”I really liked the fact that A Chance To Grow was trying different and unique therapies - things I couldn’t get into traditional public schools,” said Jo. “I guess I have the same philosophy as Bob and Kathy: developmental movement is key to higher learning and all children, regardless of ability, should be given every opportunity to reach their full potential.”
At the time, New Visions was struggling financially due to unequal funding for students in charter schools. While traditional districts received funds from taxes and levies, charters were not eligible for those funds. It was very difficult to provide programs for students, pay salaries for teachers, and pay for leases to keep the school open. Jo, along with Bob DeBoer and Bobbi Cordano of Metro Deaf School, met with a member of the legislature and convinced her to provide lease-aid based on the number of students enrolled. This legislation dramatically increased charter school funding and was a major win for charter schools around the state.
Over the next 17 years, Jo continued to volunteer her time to help improve ACTG’s financial stability, as well as the organization’s leadership structure. She served as a consultant, helping to streamline the outpatient therapy clinic’s medical forms and intake process, as well as organizing the department procedures and schedules. More recently, she helped Bob and Kathy prepare to retire, facilitating a smooth transition for the new Executive Director, Erica Dickerson.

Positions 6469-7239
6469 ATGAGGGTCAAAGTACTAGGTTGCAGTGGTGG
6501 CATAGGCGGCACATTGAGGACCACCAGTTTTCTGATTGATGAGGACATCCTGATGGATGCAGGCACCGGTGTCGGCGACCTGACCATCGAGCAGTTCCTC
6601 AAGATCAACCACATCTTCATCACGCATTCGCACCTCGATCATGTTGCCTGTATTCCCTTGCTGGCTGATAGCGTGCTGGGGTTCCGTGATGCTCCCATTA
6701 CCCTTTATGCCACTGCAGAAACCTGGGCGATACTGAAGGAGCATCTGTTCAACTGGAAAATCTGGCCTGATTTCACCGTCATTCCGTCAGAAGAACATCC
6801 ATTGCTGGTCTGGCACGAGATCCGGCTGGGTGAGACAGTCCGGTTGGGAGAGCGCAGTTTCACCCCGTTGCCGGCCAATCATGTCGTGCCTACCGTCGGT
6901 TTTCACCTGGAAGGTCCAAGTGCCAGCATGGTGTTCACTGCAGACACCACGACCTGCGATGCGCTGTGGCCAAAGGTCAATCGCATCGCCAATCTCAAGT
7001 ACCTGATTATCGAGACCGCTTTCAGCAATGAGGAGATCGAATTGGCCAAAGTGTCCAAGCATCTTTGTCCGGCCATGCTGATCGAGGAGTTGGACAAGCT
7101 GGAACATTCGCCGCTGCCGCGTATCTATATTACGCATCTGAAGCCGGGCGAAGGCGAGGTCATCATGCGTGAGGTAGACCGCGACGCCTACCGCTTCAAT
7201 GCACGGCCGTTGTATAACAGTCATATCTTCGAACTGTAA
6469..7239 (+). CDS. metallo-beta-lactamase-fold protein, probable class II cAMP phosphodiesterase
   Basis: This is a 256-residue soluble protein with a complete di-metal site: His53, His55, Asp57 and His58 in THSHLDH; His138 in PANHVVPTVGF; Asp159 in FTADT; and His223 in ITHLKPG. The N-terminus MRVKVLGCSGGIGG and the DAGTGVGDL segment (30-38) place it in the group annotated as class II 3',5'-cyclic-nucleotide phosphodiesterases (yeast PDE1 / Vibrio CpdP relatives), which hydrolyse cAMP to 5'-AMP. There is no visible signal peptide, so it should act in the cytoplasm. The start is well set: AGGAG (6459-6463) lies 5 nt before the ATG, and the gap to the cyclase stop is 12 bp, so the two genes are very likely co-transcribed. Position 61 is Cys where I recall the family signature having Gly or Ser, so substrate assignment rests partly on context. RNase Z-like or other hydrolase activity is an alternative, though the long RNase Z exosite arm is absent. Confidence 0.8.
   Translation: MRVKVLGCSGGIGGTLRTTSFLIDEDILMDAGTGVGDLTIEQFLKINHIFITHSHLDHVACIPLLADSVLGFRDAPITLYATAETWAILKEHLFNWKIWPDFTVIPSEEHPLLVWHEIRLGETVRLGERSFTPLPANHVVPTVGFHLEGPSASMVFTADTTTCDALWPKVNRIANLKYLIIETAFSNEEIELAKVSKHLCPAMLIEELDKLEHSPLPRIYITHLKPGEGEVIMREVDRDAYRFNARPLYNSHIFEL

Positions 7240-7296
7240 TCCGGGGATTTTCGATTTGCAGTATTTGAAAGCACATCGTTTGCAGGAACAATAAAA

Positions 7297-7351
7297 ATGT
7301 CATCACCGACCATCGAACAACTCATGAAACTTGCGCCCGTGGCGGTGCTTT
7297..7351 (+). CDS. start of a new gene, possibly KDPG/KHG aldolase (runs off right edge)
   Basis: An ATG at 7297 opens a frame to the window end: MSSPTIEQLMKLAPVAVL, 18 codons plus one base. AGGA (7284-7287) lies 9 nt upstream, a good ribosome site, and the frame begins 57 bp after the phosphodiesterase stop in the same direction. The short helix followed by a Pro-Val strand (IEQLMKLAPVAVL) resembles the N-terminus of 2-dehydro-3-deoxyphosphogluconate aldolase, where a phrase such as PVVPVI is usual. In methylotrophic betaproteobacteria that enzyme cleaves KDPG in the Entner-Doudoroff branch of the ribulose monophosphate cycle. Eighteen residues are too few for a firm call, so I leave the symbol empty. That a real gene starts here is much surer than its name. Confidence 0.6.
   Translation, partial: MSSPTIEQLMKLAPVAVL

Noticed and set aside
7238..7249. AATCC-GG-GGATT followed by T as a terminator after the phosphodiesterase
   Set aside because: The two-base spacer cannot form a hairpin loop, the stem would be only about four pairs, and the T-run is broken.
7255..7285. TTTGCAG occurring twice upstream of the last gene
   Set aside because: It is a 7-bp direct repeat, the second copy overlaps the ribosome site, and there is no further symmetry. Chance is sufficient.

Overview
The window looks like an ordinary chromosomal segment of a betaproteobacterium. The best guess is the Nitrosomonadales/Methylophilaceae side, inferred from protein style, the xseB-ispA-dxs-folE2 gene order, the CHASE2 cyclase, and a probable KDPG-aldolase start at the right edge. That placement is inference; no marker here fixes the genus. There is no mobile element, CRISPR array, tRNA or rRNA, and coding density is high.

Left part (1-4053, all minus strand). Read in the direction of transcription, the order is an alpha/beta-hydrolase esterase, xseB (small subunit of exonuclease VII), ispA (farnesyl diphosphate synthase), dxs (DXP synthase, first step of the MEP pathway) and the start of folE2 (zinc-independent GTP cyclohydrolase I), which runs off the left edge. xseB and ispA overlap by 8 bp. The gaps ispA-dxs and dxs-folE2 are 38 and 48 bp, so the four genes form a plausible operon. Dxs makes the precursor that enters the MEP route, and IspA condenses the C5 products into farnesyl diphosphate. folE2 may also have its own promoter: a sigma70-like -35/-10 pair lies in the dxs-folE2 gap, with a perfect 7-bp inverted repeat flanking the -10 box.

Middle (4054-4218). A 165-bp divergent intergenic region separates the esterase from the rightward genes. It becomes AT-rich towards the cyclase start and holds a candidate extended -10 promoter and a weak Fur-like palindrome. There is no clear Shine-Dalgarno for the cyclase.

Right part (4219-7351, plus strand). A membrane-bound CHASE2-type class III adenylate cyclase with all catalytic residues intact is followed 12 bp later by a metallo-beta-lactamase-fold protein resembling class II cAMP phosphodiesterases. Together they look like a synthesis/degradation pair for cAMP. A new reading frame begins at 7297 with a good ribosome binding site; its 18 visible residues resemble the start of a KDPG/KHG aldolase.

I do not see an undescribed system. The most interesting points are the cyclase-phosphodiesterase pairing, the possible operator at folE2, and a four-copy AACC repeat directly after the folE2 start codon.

“For many years, Jo’s been a wonderful volunteer who has helped build this organization in ways most people don’t know,” said Bob. “She’s done remarkable work on behalf of special education across the country and we are so grateful that she saw value in our mission and felt inclined to share her talents with us.”
These days, at the age of 87, Jo continues to support A Chance To Grow’s mission by referring countless families to our clinic.
“I see how grateful parents are when they see their kids make progress, and their willingness to drive far distances to participate in their innovative programs,” she said. “It’s not just the interventions that they offer, it’s the relationship and trust that parents and children enjoy with the dedicated and knowledgeable staff at A Chance To Grow that make it special.”